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Raising the IQ of Games
Author: Lee Runyon       Date: March 26th 2001
Page: 1

Raising the IQ of Games

When the GeForce was originally released by nVidia back in 1999, one of the arguments they used to support hardware accelerated transform and lighting (T&L) on the video card was to free up the central processor (CPU) to handle more complex tasks, such as creating more life-like intelligence (AI) in games. Two years later we are still waiting for those smarter games.

In their quest for better AI, many game designers have chosen to allow the computer to modify the rules inside the game for its own ends. By tipping the balance unfairly in the direction of the computer, players are given a harder challenge and therefore a better gaming experience. Or does it? How many people have been frustrated by a computer player that will always beat them because it has better firepower, quicker reflexes, or the raw geometric data of maps and levels? Games like this can quickly lose their fun factor and become relegated to the dead software shelf never to be played again.

If letting the computer cheat isn't the answer, then what is? Some people are betting on something called Black and White.

Black and White is the latest creation to spring from the fertile mind of Peter Molyneux. If that name sounds familiar it is due to the fact that he has also been responsible for other impressive titles such as Populous, Magic Carpet, and Dungeon Keeper. In Black and White, you are a god. Same old rehash? Well, this time around your actions have many varied and diverse consequences. The whole game revolves around what you do as a god, the tone you take, the example you set, and what happens because of it. You can choose to be naughty or nice or anything in-between. The game promises to play differently for each person because no one makes the same choices. The game is designed to learn from what you do, how you act, the way you interact. Be benevolent and see the beauty in the happiness of your tribe. Be vengeful and see the world through a haze of darkness. The way the population of your world chooses to interact with one another will depend on how you interact with them. In addition to interacting with the population, you also have your own pet. This pet will be your direct contact to your tribe. It will draw disciples to your magnificence and punish those who stand against you. If you choose to nurture your pet, it will nurture your flock. By abusing your pet, it learns to abuse your people. Your pet will decide how to act based on the way you've treated it. In a way Black and White is the first commercial parental simulator.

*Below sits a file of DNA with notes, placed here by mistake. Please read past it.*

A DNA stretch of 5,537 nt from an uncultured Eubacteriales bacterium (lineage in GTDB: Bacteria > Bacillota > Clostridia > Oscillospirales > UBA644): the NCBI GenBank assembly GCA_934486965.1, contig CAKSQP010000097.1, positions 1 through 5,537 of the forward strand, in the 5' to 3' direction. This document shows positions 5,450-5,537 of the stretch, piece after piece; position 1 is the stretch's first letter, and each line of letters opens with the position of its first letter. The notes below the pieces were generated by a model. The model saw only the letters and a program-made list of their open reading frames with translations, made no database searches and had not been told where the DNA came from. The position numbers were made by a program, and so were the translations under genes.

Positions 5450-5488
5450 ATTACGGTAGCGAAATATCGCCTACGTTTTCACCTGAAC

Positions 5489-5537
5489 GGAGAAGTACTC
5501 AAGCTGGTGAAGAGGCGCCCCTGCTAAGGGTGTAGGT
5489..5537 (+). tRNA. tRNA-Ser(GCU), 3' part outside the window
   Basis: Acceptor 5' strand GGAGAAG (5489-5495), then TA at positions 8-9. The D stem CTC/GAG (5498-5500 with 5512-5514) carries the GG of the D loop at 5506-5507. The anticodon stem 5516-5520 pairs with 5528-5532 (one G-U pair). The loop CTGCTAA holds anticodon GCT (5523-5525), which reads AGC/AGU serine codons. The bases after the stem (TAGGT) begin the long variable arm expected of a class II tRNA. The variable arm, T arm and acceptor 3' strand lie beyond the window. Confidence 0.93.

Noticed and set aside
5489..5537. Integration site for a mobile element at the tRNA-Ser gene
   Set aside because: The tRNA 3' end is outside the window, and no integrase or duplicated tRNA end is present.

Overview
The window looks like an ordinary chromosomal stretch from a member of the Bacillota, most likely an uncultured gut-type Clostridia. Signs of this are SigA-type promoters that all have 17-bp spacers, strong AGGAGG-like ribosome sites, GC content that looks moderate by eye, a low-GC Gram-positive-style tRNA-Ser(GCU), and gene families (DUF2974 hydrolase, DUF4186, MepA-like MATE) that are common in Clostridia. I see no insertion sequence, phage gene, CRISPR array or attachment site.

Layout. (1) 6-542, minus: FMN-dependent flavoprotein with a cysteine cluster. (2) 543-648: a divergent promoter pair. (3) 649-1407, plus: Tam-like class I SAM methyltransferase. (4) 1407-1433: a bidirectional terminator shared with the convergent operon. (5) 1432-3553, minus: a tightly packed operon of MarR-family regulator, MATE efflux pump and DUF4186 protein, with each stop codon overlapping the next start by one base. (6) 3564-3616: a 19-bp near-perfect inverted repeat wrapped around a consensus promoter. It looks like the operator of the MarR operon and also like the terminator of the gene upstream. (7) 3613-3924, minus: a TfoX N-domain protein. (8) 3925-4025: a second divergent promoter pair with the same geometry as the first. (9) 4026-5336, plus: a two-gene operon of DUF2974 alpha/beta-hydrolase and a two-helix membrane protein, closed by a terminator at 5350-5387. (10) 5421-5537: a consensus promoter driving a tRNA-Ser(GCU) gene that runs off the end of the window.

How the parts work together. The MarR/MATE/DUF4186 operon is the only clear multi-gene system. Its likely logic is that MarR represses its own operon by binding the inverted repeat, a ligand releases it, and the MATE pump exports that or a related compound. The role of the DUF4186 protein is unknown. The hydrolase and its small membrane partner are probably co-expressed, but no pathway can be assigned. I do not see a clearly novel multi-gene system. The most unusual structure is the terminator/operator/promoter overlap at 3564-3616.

Will creating a game that will model itself after the player lead to a revolution in the implementation of computer game AI throughout the entire industry? Only through the success of the game can that be achieved. We can only hope that Black and White's approach to game intelligence can cause the game community to reexamine how their own games think. Will Black and White itself be the smarter game we've been waiting for? Although originally scheduled for a Christmas 1999 release, we will finally know on March 30th when North America receives its first shipments.

The above is my personal opinion, and may or may not represent the opinion of Glide Underground. All copyrights used in this article are copyright their respective copyright owners. Comments are always welcome.

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Raising the IQ of Games

Added:  Monday, March 26, 2001
Reviewer:  Lee Runyon


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